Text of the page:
Sunday, May 27, 2012

Bad reporting. Bad rhetoric.

Baroness Jenny Tonge, recently resigned from the Liberal Dems after she refused to apologize for her antisemitic remarks, has been invited by a group of English students at York University to speak on party processes and censorship in the British Parliament. I assume she will speak on the need for more Nazis in positions of power.

A google search -- unsurprisingly, the activities of student groups are often deemed less than newsworthy -- reveals very little about the talk. There's basically this nearly unreadable piece at the Jerusalem Post. The remarks over which Baroness Tonge was forced out of the Lib Dems, however, were widely reported. For instance, this piece, from the BBC. (A search for Tonge reveals similar coverage or worse from the Beeb.) The sub-headline reads:
A Lib Dem peer has resigned from the parliamentary party after saying Israel "is not going to be there forever".
A lovely photo of a smiling Tonge is captioned
Baroness Tonge said she was disappointed with [leader of the Lib Dems] Nick Clegg's response [asking for her apology]
Even a fairly careful reader would have difficulty understanding what the hubbub was about. It would certainly seem to suggest to many what Baroness Tonge had previously suggested:
The pro-Israeli lobby has got its grips on the western world, its financial grips.
The BBC article doesn't mention this previous outburst (and also doesn't mention when she blamed global warming on the Israel lobby), though it does mention that she had previously not been asked to resign from the party:
...after she claimed Israeli troops sent to Haiti after the earthquake there were trafficking organs
...after she said she "might just consider becoming" a suicide bomber if she was a Palestinian.
Only later in the article are her most recent remarks reported more fully:
She added: "One day the United States of America will get sick of giving £70bn a year to Israel to support what I call America's aircraft carrier in the Middle East - that is Israel. One day, the American people are going to say to the Israel lobby in the USA: enough is enough. It will not go on for ever. Israel will lose support and then they will reap what they have sown."
Reading the article, you wouldn't know that her figure of £70bn a year is off by over 2,300%. Or that the actual amount is a fractional percentage of the US budget that could hardly be a priority or even a tertiary concern for deficit hawks. Only a close reader would consider that she has implied that the American support for Israel is against the wishes of the American people and comes only because of the "financial grips" of all-powerful Jews. Unfortunately, the reported response from Nick Clegg clarifies absolutely nothing:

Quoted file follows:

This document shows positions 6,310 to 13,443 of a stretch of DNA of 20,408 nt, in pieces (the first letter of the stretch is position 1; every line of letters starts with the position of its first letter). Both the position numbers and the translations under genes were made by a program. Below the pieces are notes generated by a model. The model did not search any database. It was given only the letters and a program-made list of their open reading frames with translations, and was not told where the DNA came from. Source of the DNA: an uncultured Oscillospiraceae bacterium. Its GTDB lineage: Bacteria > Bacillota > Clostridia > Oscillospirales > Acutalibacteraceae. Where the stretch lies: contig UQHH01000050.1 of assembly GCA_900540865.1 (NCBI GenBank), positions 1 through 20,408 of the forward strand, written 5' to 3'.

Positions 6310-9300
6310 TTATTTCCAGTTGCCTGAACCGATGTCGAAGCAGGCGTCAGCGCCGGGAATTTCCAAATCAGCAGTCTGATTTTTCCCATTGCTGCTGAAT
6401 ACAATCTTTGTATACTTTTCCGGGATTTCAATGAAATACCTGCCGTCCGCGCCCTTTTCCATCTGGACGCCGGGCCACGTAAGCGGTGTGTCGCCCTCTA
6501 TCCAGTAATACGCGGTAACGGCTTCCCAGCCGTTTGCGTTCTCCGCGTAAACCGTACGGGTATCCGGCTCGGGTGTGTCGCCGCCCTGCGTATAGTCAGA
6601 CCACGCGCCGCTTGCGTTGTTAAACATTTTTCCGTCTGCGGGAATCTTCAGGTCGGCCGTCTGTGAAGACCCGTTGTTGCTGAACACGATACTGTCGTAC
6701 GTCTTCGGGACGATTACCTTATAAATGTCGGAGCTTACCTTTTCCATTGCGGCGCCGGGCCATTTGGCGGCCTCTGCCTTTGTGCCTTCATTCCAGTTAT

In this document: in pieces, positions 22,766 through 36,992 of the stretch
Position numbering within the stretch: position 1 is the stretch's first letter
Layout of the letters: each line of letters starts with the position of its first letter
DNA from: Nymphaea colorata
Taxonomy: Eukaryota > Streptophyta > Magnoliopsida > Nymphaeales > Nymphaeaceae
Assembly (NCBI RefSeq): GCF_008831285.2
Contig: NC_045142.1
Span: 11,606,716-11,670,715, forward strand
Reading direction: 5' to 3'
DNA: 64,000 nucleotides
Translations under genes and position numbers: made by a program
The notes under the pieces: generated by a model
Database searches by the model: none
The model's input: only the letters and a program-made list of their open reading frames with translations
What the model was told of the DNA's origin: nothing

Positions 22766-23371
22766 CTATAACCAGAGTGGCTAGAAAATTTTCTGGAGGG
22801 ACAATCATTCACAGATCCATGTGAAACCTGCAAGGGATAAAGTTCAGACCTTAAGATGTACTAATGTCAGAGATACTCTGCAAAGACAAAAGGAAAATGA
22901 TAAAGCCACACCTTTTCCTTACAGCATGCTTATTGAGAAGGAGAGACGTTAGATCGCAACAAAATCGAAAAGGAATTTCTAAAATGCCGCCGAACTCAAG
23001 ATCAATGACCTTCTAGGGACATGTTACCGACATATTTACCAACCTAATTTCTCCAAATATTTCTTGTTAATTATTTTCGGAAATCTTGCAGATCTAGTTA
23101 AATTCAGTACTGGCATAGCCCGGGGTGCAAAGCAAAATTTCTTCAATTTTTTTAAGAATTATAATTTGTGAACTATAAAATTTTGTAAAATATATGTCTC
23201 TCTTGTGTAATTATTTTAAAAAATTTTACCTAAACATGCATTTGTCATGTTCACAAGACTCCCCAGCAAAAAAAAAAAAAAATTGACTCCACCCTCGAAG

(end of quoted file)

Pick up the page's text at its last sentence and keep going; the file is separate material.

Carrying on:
These remarks were wrong and offensive and do not reflect the values of the Liberal Democrats. I asked Baroness Tonge to withdraw her remarks and apologise for the offence she has caused. She has refused to do so and will now be leaving the party. The Liberal Democrats have a proud record of campaigning for the rights of Palestinians, and that will continue. But we are crystal clear in our support for a two-state solution.
And so, it is no surprise in this miasma that the student group should publish this piece accusing Jews of being overly sensitive:
There is also a particular sensitivity in both the UK and the US regarding any comment that has the potential to be (mis)interpreted as anti-Semitic. While this is clearly an important concern, with obvious historical justification, there is a question mark over the extent to which this is also driven by the pressure to get re-elected. In the States, in particular, it is a commonplace that no President will be elected without the ‘Jewish vote’. While this is not so apparent in Britain, might there be a case for seeing the support of Israeli lobbyists in terms of election politics? That Tonge’s recent comment about the historical inevitability of political change in the Middle East was interpreted by some as anti-Semitic reveals the hyper-sensitivity regarding this – undoubtedly sensitive – issue. On the other hand, the current inflammatory situation in the Middle East means such comments are perhaps likely to risk mis- or over-interpretation, and this is something of which politicians should be aware.
This is lousy rhetoric, the sort for which York University should publicly flog its English students. It's also blatantly untrue that American presidents cannot be elected without the support of the Jewish vote. Every Republican president since Coolidge won without the Jewish vote.

Surely, some of my lines will have made some readers positively apoplectic. If I am being overly sensitive and falsehoods about the power of Jewish voters are merely "(mis)interpreted as anti-Semitic", then it is simply the voice of reason that demands an apology from me. But at the core -- poorly reported here by the august BBC, which should find it easier to report on politics in its home country, and shamefully repeated by our future rhetors -- is the same old conspiracy theory about Jewish power. It is, in fact, the idea which uncontested made the Nazi genocide inevitable. If neither the BBC nor the newest crop of English students at one of the world's best universities can even recognize the main points of contention in a debate, then the same ideas will remain uncontested.

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